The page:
Another Wicklow Round record, whilst strong performances on the roads, track and some excellent schools performances. 

Thomas Barr of Ferrybank AC finished third in the 400-metre hurdles at the Shanghai Diamond League on Saturday (May 18) in a time of 49.41 secs – just half a second off the Tokyo 2020 qualification standard of 48.90.

Finishing ahead of Barr were Abderrahman Samba of Qatar in 47.27 and the USA’s Ben Rai in 47.80. “Very happy with a fast and smooth start to 2019 tonight in China!” tweeted Barr after his race. Next up for Barr, who took bronze at last year’s European Championships, is the Stockholm Diamond League on May 30.

Stars of the future shine

Irish heptathlon record holder Kate O’Connor of St Vincent’s Secondary School improved her own Irish junior record to 49.46m when winning the senior girls’ javelin at the Leinster Schools Championships at Santry on Saturday (May 18).

Other Santry highlights included Efrem Gidey of Le Cheille SS setting a senior boy’s 5,000m record of 14:34.22, an easy win for Sarah Healy of Holy Child Killiney with a time of 10:14.98 in the senior girls’ 3000m and victory for Louis O’Loughlin of Moyle Park in the senior boy’ 800m with a time of 1:52.43.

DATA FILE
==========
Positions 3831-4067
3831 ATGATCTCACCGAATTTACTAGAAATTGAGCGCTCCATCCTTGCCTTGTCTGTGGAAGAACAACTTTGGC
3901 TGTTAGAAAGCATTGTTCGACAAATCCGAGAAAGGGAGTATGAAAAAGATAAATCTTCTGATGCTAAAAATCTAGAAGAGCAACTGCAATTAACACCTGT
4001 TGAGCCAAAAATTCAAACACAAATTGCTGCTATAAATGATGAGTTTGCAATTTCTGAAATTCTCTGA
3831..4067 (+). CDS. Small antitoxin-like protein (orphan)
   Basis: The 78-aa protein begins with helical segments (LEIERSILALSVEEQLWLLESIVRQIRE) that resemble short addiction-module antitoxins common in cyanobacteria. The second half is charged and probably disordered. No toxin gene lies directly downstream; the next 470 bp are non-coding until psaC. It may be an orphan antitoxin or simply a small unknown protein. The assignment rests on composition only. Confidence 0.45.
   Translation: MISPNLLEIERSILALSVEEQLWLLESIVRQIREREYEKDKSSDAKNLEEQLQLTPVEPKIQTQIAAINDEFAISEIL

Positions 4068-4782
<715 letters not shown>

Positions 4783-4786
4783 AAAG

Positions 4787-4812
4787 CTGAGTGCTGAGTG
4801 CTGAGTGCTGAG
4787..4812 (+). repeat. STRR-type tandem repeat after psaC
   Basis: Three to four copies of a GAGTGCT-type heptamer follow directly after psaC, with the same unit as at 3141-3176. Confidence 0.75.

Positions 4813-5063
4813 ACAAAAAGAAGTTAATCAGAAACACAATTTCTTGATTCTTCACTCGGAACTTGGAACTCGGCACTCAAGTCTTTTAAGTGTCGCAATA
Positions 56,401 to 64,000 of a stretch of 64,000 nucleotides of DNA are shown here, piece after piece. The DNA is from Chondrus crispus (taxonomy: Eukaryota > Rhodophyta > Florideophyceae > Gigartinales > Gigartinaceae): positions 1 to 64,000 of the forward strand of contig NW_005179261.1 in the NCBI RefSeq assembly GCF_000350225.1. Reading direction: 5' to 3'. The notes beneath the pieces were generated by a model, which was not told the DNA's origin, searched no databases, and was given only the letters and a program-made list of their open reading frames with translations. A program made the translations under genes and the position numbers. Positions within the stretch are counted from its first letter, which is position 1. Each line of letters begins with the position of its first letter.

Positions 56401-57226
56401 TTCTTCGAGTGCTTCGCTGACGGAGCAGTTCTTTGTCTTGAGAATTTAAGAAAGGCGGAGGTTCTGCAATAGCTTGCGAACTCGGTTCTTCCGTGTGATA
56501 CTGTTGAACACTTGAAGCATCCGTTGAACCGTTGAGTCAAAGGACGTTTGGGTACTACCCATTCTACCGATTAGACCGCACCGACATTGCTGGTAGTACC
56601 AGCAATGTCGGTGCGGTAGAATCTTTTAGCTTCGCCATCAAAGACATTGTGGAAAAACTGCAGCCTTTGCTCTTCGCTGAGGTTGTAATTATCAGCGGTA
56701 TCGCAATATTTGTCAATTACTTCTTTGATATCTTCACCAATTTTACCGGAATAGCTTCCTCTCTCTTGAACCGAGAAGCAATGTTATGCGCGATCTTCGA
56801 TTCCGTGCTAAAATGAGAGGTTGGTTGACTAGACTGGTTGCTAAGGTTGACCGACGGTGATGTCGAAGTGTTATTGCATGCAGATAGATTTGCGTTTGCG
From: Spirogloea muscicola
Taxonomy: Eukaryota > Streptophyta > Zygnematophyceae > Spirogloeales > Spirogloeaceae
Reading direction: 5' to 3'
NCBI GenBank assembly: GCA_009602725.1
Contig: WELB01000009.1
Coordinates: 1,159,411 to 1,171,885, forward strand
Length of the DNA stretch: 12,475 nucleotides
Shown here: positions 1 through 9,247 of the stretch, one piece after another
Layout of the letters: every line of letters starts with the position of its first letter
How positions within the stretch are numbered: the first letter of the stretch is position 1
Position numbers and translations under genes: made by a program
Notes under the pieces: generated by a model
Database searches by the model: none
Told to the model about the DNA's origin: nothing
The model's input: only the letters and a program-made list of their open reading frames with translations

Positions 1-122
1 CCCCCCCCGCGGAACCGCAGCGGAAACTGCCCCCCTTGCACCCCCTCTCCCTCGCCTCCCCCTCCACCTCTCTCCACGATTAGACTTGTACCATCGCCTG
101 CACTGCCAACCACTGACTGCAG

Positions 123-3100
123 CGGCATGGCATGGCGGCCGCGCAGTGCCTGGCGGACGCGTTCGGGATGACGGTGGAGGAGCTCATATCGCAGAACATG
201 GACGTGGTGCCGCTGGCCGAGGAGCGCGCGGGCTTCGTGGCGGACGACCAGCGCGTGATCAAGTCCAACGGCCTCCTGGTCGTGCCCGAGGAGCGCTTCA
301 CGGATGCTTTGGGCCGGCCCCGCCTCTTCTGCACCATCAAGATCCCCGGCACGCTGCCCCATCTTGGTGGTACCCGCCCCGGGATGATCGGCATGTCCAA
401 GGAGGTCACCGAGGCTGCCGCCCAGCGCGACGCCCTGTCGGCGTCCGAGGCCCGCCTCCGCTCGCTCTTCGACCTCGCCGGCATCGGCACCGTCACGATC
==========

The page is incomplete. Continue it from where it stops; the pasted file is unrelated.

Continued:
Rhasidat Adeleke of Presentation Terenure College won both the 100m and 200m at inter level, with her times of 11.69 and 24.34 faster than the winning times in the senior races. Fastest of the senior boys was Israel Olatunde from St Mary’s Dundalk who won the 100m in 10.90.

At the Munster Schools Championships, Darragh McElhinney of Colaiste Pobal Bantrai broke Sean Tobin’s record when winning the senior boys 1500m in 3:49.42.

In the senior boys’ 100m, Conor Morey of PBC Cork was the winner in 10.55 – faster than the 1985 record of 10.6 (hand timed) but helped by a 2.3 following wind.

Over 3000m, Laura Nicholson of Bandon Grammar knocked 19 seconds off the previous record when winning in 9:45.97.

Highlight of the Ulster Championships was a new record and personal best of 10.49 secs for Aaron Sexton from Bangor Grammar in the senior boys 100m. Sexton later won the 200m in 21.20, which although off his best of 21.06, was another Ulster schools record. Sexton is making quite a name for himself in rugby circles and earlier this month, was named Ulster A Player of the Year for his performances in the British and Irish Cup. He will defend his All Ireland 100m and 200m titles in Tullamore on June 1.

At the Irish Milers Club meet in Irishtown on Saturday (May 18), Katie Kirk of Ulster University ran a time of 2:10.24 to win the A 800m. Maisy O’Sullivan of St Abban’s was second in 2:11.57. Fastest in the men’s A 800m was 16-year-0ld Cian McPhillips of Longford AC in 1:40.71, with John Fitzsimons of Kildare AC, aged 21, second in 1:51.21.

Conall Kirk of Annadale Striders won the men’s A 1500m in 3:50.76, a personal best.

Winning the men’s A 5000m was English visitor John Sanderson from Guildford and Godalming AC in 14:17.31, with Joe Wilkinson of Lincoln Wellington AC second in 14:28.19 and Kevin Moriarty of Raheny Shamrock third in a personal best 14:41.73.